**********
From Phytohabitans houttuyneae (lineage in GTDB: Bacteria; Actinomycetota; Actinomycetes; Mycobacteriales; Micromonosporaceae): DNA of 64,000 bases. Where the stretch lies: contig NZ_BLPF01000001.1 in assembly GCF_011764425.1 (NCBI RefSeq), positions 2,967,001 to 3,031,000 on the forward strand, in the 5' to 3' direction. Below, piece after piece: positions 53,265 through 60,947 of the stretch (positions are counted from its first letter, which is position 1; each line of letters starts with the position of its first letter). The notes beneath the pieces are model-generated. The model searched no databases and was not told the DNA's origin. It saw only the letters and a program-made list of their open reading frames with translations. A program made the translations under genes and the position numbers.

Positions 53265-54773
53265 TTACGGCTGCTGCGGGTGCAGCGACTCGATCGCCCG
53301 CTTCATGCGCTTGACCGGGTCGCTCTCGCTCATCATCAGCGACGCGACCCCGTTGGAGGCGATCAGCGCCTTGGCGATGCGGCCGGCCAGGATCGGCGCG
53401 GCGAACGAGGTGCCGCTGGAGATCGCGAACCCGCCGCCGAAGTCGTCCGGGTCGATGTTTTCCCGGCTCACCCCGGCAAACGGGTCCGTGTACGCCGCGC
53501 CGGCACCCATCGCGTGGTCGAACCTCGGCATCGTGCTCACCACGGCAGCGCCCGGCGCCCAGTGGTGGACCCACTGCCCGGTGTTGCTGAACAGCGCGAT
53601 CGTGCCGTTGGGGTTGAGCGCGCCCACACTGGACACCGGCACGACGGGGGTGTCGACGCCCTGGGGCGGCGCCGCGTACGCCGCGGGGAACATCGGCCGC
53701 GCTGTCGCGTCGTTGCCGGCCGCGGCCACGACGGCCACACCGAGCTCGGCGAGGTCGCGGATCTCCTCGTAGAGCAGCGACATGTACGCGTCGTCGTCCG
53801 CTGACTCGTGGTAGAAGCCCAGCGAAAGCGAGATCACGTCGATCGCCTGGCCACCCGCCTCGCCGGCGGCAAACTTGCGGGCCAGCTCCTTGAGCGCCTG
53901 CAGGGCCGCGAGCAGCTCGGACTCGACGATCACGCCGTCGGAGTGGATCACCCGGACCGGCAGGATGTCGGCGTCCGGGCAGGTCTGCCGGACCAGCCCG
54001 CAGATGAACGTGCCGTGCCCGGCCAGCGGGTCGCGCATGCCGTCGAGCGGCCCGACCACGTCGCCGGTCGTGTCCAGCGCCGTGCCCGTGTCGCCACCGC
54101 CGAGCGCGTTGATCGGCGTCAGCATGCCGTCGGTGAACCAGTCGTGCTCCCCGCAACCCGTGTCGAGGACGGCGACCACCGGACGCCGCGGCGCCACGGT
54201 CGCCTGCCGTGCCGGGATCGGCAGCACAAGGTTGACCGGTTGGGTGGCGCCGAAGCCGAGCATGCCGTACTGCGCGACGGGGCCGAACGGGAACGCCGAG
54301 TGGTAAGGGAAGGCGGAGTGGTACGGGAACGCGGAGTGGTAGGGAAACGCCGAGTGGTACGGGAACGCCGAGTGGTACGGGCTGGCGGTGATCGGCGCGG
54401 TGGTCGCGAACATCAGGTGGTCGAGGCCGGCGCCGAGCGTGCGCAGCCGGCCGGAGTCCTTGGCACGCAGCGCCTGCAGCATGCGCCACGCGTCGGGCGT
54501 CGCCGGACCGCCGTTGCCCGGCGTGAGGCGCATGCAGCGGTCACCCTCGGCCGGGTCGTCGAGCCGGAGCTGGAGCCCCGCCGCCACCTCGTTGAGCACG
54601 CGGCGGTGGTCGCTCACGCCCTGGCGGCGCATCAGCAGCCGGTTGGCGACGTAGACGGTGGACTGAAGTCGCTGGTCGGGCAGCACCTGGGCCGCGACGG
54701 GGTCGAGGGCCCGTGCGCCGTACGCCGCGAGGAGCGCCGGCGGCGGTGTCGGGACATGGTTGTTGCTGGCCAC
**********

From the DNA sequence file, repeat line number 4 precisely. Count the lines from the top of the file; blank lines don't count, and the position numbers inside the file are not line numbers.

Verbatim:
53301 CTTCATGCGCTTGACCGGGTCGCTCTCGCTCATCATCAGCGACGCGACCCCGTTGGAGGCGATCAGCGCCTTGGCGATGCGGCCGGCCAGGATCGGCGCG